Likewise, intensive combat scenes also cause problems for Nintendo's console, with performance dips up to 10FPS lower than the 360 and PS3 when the engine is taxed. At one point we see the Wii U version adopting a sustained 18-20FPS in parts of the last combat scene in our performance video. Wide open environments filled with trees, foliage and shadows (alpha-based effects and scenery) are also common causes of severe frame-rate drops. Sometimes we see the Wii U version matching the 360 game in a few scenarios, but more often than not it fails to keep up with both of its counterparts.
On the other hand, the Wii U game performs similarly to the other versions during the boss encounters, with the level of smoothness only faltering more heavily on occasion, usually when the renderer is faced with handling multiple adversaries in addition to a larger main foe. Overall though it's fairly obvious that Darksiders 2 on the Nintendo console isn't able to keep up with the others when heavily pushed and playability is compromised as a result.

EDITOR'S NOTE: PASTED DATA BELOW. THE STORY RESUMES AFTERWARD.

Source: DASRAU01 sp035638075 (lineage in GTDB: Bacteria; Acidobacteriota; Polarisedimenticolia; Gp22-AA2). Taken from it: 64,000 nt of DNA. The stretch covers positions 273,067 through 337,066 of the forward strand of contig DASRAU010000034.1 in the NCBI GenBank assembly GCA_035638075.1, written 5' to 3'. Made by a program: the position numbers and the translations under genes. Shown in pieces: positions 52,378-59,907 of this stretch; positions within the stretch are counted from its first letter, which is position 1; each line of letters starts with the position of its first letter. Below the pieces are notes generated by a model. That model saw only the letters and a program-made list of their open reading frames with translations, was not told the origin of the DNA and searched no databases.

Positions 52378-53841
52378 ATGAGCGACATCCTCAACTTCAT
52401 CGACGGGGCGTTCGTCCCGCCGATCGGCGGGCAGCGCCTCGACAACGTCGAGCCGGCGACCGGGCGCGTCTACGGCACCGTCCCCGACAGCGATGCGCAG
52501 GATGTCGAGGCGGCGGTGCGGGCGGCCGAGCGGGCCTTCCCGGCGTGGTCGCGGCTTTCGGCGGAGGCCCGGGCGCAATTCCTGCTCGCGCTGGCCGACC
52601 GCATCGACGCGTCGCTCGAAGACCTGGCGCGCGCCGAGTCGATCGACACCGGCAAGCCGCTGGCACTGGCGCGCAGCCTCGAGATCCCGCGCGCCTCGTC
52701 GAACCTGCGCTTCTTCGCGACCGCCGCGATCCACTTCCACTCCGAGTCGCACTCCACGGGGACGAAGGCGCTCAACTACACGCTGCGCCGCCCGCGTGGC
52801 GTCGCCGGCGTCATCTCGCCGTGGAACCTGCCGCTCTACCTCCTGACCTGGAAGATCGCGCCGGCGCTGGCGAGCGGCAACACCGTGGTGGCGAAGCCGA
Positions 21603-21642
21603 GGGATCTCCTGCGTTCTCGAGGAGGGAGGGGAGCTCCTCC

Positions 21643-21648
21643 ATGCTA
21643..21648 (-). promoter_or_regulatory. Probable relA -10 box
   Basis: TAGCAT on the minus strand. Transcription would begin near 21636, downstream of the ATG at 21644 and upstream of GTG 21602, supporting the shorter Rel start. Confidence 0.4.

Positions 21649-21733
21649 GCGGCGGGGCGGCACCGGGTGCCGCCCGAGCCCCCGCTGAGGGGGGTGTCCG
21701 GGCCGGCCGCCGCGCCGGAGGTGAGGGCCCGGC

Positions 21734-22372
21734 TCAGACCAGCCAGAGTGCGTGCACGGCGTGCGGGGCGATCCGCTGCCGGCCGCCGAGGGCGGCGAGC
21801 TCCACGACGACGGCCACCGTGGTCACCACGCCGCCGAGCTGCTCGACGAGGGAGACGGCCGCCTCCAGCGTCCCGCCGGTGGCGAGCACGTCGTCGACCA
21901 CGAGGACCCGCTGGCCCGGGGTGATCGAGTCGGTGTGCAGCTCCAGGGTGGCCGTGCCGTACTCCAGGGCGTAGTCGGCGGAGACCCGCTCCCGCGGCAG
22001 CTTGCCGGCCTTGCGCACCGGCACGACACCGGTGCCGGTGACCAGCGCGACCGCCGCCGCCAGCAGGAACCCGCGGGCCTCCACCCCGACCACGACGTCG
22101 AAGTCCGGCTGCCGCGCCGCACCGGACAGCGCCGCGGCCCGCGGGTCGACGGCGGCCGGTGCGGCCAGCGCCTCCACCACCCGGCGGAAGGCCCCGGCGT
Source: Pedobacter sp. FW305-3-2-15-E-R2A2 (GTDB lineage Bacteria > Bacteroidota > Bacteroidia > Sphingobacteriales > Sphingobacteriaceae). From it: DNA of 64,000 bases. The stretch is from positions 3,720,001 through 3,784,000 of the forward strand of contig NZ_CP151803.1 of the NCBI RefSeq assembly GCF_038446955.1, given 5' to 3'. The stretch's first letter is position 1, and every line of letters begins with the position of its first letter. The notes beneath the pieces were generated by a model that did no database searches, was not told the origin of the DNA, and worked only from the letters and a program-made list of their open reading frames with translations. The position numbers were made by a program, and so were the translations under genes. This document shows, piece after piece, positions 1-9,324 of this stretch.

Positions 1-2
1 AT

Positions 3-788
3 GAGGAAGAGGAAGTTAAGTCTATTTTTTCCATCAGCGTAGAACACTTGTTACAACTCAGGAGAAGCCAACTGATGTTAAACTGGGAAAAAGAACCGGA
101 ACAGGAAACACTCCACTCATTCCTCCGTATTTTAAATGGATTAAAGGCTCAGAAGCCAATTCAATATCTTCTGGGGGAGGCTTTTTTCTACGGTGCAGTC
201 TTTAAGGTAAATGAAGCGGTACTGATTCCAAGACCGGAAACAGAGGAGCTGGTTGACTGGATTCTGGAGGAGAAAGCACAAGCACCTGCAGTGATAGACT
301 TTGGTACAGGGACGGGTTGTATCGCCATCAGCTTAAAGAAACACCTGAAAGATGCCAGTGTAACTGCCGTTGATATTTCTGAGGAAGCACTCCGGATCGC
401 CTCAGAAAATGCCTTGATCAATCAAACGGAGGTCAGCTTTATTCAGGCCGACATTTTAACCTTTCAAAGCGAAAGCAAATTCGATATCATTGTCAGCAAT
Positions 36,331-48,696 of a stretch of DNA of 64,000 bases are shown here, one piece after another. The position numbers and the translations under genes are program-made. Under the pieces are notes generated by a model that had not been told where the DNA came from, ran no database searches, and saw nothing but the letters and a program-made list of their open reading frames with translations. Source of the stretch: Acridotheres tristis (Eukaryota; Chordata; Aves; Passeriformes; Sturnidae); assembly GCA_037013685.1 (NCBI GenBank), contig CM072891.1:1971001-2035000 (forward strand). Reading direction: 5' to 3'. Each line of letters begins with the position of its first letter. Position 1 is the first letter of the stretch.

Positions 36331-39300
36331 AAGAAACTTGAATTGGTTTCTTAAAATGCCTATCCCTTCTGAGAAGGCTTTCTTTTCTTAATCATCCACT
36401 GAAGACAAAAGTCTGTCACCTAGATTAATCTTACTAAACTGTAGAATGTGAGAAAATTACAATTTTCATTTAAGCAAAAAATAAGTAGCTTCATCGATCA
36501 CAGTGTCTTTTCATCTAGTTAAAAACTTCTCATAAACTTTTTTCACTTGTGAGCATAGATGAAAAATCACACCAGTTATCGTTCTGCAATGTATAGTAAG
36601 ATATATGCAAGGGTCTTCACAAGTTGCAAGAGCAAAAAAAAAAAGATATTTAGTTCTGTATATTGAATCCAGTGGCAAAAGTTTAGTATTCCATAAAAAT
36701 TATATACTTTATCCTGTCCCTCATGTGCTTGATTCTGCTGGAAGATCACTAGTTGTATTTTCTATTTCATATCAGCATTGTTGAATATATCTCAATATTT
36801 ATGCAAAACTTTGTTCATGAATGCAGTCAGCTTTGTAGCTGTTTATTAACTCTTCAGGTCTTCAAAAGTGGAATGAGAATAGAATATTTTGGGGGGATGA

"We were hoping that the more modern Wii U GPU would result in lower levels of screen-tear, but Darksiders 2 fails to impress at all in this particular regard."
The Wii U difference
Given that the tablet forms part of the main experience when engaging with the Wii U it's no surprise to find that Vigil games has made use of the touch-screen and gyroscopic controls for both gameplay and secondary functions - such as manipulating the map screen and managing your inventory. By default, mirroring to the tablet screen is only present during the cut-scenes, with the touch-screen display showing the inventory, map screen and other options via an otherwise permanently displayed menu. Here you can use the tablet to equip new items, set waypoints on the map and change various game options.